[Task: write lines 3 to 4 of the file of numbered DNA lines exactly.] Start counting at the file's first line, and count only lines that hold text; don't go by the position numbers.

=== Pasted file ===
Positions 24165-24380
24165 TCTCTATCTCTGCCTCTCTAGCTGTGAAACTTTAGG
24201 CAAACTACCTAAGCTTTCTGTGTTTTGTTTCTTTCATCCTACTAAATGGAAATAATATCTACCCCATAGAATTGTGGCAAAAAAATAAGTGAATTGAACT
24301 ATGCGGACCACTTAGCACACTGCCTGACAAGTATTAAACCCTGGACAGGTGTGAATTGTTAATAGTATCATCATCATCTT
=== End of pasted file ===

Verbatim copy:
24201 CAAACTACCTAAGCTTTCTGTGTTTTGTTTCTTTCATCCTACTAAATGGAAATAATATCTACCCCATAGAATTGTGGCAAAAAAATAAGTGAATTGAACT
24301 ATGCGGACCACTTAGCACACTGCCTGACAAGTATTAAACCCTGGACAGGTGTGAATTGTTAATAGTATCATCATCATCTT